Medical Society of the State of North Carolina. An.

Cyclopedia of automobile engineering; a general reference work on the construction, operation, and care of gasoline, steam, and electric automobiles, instruction in driving, commercial vehicles, motorcycles, motor boats aerial vehicles, self-propelled railway cars, etc online

. (page 10 of 27)
Online LibraryMedical Society of the State of North Carolina. AnCyclopedia of automobile engineering; a general reference work on the construction, operation, and care of gasoline, steam, and electric automobiles, instruction in driving, commercial vehicles, motorcycles, motor boats aerial vehicles, self-propelled railway cars, etc → online text (page 10 of 27)
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in an exhausted condition, as this is very detrimental to their con-
tinued usefuhiess. However, as most commercial vehicle batteries
are chained every twenty-four hours and the car's run is planned to
lie within its traveling radius on a single charge, with a factor of safety
allowed in addition, this is not a very onerous duty. The further
requirement of noting the current consumption on starting and
running, as indicated by the ammeter, in order that any defect in
the operation of the running gear of the car may be detected and
remedied, is abo a very simple one, so that an unskilled driver is
available at a correspondingly lower charge for labor cost in the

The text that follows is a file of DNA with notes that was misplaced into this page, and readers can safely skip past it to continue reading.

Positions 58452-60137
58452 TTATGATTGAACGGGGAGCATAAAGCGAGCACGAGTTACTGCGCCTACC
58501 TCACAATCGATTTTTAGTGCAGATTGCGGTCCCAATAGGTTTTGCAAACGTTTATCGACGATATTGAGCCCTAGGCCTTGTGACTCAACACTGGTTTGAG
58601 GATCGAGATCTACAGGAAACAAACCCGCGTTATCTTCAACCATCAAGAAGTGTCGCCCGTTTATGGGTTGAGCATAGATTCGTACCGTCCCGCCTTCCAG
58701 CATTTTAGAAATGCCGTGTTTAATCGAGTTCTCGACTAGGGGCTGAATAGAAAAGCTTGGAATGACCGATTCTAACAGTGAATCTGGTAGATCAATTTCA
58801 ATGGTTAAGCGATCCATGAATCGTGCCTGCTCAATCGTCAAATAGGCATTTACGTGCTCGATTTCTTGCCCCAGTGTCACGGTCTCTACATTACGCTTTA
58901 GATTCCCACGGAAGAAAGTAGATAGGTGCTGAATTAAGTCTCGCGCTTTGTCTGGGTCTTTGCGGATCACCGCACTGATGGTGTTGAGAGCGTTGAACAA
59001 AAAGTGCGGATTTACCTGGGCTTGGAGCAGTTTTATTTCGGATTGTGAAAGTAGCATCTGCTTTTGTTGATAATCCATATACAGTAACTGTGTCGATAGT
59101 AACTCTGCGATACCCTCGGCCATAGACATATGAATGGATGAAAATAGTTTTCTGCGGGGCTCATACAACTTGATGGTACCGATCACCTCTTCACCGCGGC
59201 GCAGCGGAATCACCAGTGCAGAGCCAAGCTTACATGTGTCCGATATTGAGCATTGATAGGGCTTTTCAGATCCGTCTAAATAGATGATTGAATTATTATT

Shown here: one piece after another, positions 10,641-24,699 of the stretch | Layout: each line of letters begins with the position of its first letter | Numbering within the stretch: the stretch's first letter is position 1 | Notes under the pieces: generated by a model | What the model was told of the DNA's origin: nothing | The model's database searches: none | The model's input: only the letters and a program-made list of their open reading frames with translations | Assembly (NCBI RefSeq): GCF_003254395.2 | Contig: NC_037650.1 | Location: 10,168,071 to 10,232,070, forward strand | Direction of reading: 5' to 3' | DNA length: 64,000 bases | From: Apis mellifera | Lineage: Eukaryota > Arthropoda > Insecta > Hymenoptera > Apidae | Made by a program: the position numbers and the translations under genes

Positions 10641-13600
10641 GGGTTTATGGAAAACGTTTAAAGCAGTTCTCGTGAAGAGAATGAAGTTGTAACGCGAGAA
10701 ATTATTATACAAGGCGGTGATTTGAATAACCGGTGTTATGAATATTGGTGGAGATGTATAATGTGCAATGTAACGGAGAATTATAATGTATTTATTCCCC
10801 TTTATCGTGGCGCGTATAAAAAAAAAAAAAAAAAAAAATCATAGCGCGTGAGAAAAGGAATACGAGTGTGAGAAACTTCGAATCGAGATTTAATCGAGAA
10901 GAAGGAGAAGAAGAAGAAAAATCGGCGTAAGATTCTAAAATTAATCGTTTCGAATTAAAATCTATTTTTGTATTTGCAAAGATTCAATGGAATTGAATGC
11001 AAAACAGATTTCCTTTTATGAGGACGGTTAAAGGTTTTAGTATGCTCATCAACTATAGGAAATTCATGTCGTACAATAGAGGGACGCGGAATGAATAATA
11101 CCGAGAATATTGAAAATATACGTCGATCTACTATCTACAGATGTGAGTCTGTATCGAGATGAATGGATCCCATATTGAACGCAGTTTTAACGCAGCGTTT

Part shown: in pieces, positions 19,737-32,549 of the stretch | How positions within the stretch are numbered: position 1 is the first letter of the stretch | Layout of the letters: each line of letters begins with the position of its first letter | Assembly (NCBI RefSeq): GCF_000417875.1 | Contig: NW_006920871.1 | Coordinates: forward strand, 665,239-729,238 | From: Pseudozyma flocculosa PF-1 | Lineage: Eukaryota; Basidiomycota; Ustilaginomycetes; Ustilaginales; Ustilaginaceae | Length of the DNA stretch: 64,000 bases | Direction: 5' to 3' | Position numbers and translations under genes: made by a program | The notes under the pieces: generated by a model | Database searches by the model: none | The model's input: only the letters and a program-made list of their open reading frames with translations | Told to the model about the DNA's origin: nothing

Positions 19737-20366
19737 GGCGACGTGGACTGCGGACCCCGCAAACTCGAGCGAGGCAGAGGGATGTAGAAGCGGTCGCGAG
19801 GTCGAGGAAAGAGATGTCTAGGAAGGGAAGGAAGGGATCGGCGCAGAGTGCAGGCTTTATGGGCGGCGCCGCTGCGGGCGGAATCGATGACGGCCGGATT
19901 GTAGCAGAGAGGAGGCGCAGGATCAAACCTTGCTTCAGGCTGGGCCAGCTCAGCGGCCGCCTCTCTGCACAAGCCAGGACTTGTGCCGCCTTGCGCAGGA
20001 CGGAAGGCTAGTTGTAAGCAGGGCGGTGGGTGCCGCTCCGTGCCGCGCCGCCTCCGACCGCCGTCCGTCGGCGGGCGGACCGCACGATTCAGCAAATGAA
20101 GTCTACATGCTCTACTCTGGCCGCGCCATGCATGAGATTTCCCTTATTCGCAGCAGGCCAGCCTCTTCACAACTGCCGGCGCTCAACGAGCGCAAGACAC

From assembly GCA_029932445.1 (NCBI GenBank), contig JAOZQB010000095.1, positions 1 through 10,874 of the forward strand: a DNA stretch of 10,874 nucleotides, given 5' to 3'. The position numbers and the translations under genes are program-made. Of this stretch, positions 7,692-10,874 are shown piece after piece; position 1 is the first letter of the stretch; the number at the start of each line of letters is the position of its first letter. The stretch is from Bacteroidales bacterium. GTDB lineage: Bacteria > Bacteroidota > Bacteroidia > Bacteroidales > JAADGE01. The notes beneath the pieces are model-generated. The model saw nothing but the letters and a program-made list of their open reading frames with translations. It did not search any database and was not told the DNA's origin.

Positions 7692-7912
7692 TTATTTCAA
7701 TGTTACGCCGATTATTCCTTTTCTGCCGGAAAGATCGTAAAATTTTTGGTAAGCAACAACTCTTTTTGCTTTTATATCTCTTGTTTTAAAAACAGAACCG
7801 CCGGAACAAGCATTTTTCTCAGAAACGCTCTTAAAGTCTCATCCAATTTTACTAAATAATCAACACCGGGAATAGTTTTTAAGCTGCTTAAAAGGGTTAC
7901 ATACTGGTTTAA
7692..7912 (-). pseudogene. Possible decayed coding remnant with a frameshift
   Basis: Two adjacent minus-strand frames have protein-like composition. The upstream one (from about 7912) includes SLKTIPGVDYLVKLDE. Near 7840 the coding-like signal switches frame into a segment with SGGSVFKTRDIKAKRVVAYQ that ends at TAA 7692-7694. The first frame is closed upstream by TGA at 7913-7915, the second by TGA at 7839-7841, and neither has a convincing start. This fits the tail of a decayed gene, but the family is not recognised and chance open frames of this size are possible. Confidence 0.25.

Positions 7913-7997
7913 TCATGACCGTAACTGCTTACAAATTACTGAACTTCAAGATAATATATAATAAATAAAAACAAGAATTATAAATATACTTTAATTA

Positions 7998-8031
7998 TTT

operation of the vehicle.

Power Efficiency. The amount of power available on a single
charge of the batteries without unduly increasing the weight is so
limited, that in the design of -the electric great care must be taken
to eliminate friction and other sources of power loss at every possible
point. Thb is further necessitated by the gradually decreasing
eflBciency of the batteries with age. Starting at 80 per cent eflBciency
when new, this may rapidly drop to 50 per cent or below, unless the
batteries are properly maintained, and this is likewise true of the
transmission efficiency of the running gear of the vehicle, so that
while unskilled labor may be employed for the operation of the
vehicles, this is not the case where their maintenance is concerned.
Power losses due to the tires are abo an important factor, and as
the pneumatic can very seldom be considered for commercial service,
the same degree of efficiency b not obtainable from the business
electric wagon as from the pleasure type employing the same motive
power. Road conditions must abo be considered, despite the fact
that electrics are employed almost exclusively for city or near by
suburban service, as mud, snow, and ice in winter, and poor pave-
ments at any time, cause an increase in the current consumption.

It is safe to say that if improvements in design had not been
effected as the result of experience, the electric vehicle would now